The beach at the lake was filled, surprisingly so for a Monday; but it was unusually hot, even for a summer day in Wisconsin. Children of all ages laughed with and splashed their friends. Those not braving the cool water hugged the small amount of shade offered by the bushes or trees, moving their blankets as the sun shifted in the sky. A few had planned ahead and brought a large umbrella; there seemed to be plenty of beach space for these lucky few.
It was interesting to watch the children play. Although the common theme was to splash in the water, some preferred to be tossed by someone bigger. A few brought water toys; but for the most part, splashing in some form was the theme.
As the day drew to a close, an older couple came to the water with a young child, a girl about 4-years-old. Brownish-blonde hair, big brown eyes.
The child was very interested in playing with the adults, but she also liked to play with others nearby. She talked a lot, telling people who she was and that the woman with her was her grandmother, but she didn’t have a grandpa—the man with them was not related to her.
But what I found most surprising was her compassion and love for others. She wasn’t afraid of people like most young children are. She felt safe with her grandmother, safe enough to explore the world, always knowing she was not in any danger.
She played with others, sharing her water toys, and encouraged others to play, even the adults who usually just stood or floated in the water, not wanting to get too wet. Adults began to play again, to play like children. To play like Chloe.
Laughter was louder with the child around as she touched within everyone something that had been lost over the years. It was now okay to play, to splash others, to act like a kid again. Even if it was only for 10 minutes, the adults remembered what it was like to be a kid again.
My husband and I played with Chloe, then sat on the beach to have our supper. Chloe played with her grandmother and friend, but she would come to sit by us and talk, then run back into the water to play some more. People were important to her. She made friends easily and saw everyone as someone special.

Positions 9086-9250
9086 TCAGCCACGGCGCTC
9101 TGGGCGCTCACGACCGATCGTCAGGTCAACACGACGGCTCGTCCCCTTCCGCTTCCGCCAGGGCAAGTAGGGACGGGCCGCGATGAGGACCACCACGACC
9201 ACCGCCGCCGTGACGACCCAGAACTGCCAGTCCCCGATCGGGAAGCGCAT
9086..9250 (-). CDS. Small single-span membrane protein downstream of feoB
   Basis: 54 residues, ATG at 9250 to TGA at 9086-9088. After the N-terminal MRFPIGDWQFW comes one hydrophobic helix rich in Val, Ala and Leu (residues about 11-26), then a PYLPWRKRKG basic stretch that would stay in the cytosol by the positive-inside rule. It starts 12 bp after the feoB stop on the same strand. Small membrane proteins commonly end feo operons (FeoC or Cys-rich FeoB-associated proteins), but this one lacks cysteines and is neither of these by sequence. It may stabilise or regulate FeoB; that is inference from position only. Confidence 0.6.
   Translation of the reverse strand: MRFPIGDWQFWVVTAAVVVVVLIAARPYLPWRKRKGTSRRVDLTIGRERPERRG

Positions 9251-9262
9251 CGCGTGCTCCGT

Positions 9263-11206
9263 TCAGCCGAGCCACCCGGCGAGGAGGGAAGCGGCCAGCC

As they packed up to leave, Chloe ran over to us and hugged us, saying, “I love you.”
As we drove home, we talked of Chloe and wondered if we would ever see her again. A chance encounter with a loving and wonderful child had affected us profoundly. She was so innocent and caring that we both smiled when thinking of her.
I wondered what would become of her, if going to school in the fall would change her or if she had the strength and determination to maintain her self-esteem and who she was. I hope she doesn’t change—she has great potential.
It is not likely that I will ever see Chloe again; if I do, I probably won’t recognize her as children change so quickly. But my thoughts go out to her wherever she may be.
Thank you for teaching me again how to play.
Disclaimer: The information provided by Dr. Ronda Behnke Theys is for educational purposes only. It is important that you not make health decisions or stop any medication without first consulting your personal physician or health care provider.
Dr. Ronda Behnke Theys is a distinguished practitioner of Classical Homeopathy and other Natural Healing methods. As co-founder of The Homeopathic Centers of America, Dr. Ronda passes on what she has learned through her seminars, articles, books and when working with individuals. You can contact Dr. Ronda via the www.MyHCA.org or by calling 920-558-9806. For a FREE guide to help you along your healing path, visit the HCA website as noted above.